Frank J. Zampatori Jr., a longtime D.C. resident and Democratic Party activist who became involved in gay rights causes in the 1970s, died April 15 at his Capitol Hill East home. He was 68.
Friends and family members said he died of natural causes believed to be linked to heart disease.
D.C. Council member Anita Bonds (D-At-Large) said she and Zampatori became friends in 1978 when the two worked on then-Council member Marion Barry’s first campaign for mayor. It was a time when Barry became one of the first of the city’s big politicians to aggressively court the gay community for support.
Zampatori a short time later became a member of the Gertrude Stein Democratic Club, a local gay advocacy group, and worked on LGBT rights causes over the next 35 years. Bonds said he became a member of the D.C. Democratic State Committee in the 1980s and remained active in local Democratic Party affairs until the time of his death.
At the recommendation of LGBT activists, Barry appointed Zampatori in the 1980s to the city’s Alcoholic Beverage Control Board, making him the first openly gay person to serve on the alcohol regulatory body.
Antonette Russell, a friend and neighbor of Zampatori’s, said Zampatori also played a key role as a Capitol Hill East civic activist. In recent years, according to Russell, Zampatori closely monitored city plans for developing a tract of land where the former D.C. General Hospital was located to make sure development wouldn’t have a negative impact on the surrounding neighborhood where Zampatori lived.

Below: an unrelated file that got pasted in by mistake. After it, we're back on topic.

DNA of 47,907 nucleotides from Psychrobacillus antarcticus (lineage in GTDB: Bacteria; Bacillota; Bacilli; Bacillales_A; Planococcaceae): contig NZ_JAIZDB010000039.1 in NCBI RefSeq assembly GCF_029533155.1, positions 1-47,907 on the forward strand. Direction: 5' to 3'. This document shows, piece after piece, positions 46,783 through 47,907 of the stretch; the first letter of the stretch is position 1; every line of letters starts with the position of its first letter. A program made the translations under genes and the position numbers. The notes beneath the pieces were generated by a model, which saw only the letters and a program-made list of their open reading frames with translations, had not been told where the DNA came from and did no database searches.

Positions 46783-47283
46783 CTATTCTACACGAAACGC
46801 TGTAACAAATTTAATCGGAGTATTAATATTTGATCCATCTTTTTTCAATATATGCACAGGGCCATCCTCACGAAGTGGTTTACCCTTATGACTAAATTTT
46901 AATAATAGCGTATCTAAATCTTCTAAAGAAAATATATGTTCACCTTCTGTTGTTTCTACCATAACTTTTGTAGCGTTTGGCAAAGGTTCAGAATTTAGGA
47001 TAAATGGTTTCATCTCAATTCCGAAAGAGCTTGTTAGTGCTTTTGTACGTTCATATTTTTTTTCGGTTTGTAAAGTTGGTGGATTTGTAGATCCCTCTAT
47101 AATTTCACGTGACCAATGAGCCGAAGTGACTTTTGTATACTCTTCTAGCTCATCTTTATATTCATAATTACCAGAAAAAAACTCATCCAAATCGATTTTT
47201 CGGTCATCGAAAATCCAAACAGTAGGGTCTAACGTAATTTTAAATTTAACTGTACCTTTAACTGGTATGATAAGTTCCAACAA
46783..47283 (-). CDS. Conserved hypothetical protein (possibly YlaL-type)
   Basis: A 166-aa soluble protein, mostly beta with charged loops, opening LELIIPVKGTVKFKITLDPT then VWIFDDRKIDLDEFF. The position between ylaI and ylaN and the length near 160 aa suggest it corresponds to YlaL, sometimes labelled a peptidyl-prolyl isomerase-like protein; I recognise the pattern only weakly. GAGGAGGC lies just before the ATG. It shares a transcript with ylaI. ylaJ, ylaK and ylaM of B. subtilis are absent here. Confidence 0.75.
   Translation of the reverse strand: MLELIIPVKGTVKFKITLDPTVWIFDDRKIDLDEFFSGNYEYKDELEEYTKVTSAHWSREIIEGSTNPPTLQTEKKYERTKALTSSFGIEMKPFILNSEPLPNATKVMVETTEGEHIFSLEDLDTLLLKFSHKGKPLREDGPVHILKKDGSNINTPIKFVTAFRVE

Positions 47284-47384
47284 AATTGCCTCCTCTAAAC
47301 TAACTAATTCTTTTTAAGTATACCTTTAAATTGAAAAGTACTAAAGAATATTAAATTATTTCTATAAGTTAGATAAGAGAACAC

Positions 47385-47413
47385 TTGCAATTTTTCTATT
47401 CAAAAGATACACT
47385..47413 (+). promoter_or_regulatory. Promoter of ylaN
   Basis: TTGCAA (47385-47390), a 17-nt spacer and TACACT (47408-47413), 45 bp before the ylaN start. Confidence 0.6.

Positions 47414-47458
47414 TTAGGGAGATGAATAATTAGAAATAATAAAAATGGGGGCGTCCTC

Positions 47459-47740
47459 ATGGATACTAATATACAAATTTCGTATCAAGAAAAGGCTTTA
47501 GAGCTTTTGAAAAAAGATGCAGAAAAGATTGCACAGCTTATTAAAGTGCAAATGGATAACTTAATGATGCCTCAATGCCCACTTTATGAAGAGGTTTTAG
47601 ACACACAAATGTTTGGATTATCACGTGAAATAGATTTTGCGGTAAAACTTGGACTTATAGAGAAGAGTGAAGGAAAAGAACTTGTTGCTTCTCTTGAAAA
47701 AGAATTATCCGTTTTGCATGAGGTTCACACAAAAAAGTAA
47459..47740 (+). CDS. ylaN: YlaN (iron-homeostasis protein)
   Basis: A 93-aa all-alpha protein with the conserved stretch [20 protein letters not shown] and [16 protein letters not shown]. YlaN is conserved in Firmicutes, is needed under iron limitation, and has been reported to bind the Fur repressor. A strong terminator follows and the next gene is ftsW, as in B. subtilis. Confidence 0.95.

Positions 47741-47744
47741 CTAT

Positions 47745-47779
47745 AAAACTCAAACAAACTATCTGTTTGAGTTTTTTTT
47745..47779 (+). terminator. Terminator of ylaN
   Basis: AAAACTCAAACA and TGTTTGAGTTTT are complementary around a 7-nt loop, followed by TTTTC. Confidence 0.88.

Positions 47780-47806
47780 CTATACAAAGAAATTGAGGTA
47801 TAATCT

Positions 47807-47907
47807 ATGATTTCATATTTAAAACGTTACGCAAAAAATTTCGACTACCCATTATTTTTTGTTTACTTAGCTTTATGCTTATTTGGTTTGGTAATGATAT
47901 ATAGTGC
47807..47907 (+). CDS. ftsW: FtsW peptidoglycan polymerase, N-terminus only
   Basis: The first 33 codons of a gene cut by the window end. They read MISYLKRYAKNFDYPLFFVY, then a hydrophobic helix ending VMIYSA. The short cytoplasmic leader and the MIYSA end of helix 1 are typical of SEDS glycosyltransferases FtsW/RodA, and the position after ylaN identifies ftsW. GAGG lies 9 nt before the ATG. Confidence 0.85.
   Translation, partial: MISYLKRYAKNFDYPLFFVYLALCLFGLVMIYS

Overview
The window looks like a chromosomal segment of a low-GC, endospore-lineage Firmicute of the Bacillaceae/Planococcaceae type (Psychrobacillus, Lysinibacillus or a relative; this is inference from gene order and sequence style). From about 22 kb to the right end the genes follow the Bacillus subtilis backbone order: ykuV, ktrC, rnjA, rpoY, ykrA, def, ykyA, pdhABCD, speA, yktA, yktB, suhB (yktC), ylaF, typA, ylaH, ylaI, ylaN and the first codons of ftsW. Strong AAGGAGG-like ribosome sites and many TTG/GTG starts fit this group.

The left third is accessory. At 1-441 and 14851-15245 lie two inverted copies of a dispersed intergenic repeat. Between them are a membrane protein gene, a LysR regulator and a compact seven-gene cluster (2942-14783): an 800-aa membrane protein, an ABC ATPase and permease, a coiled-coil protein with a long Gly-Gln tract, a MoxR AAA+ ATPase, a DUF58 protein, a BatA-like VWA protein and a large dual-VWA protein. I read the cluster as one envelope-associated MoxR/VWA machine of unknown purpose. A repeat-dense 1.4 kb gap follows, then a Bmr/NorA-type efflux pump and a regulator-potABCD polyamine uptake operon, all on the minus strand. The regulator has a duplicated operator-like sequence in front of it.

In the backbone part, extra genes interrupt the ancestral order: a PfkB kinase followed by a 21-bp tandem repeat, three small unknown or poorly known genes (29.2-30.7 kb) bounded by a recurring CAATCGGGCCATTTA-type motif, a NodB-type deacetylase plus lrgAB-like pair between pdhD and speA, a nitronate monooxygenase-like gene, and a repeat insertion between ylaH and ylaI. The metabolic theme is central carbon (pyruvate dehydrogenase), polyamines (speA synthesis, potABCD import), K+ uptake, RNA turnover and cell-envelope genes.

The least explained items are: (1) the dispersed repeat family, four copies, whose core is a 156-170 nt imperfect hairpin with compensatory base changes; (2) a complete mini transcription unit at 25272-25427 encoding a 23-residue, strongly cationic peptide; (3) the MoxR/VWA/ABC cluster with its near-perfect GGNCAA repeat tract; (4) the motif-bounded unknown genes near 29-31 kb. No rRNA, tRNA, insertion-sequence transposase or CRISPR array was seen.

“He monitored that closely,” she said, in a way that benefited the neighborhood.
Friends said Zampatori worked most of his career as an official with the U.S. Appalachian Regional Commission, a joint federal-state agency that coordinated economic development programs for the nation’s Appalachian region.
“He was a very active, very committed community person,” said Ron Collins, a retired D.C. government official and friend of Zampatori’s.
“He was on the front lines of the LGBT struggle when it wasn’t easy to be there,” Collins said. “We owe him a large debt of gratitude.”
A memorial service for Zampatori was scheduled to take place 6:30 p.m. Thursday, April 25, at Pope Funeral Home at 2617 Pennsylvania Ave., S.E. After the memorial service friends and family members planned to “celebrate Frank’s life and share how he made such an enormous impact on the community” at Trattoria Alberto restaurant at 506 8th St., S.E., around 8:30 p.m., according to Russell.